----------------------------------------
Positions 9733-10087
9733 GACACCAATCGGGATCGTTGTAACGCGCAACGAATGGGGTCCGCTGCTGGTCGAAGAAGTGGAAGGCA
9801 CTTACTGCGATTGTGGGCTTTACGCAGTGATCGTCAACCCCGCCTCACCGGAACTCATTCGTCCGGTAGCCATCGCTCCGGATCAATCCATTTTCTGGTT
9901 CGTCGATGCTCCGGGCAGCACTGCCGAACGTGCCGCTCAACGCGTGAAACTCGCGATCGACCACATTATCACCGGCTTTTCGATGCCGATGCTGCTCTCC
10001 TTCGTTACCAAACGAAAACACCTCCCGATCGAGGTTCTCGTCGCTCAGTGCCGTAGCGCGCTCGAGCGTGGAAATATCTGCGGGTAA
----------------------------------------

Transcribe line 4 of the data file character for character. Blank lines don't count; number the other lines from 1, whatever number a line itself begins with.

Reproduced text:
9901 CGTCGATGCTCCGGGCAGCACTGCCGAACGTGCCGCTCAACGCGTGAAACTCGCGATCGACCACATTATCACCGGCTTTTCGATGCCGATGCTGCTCTCC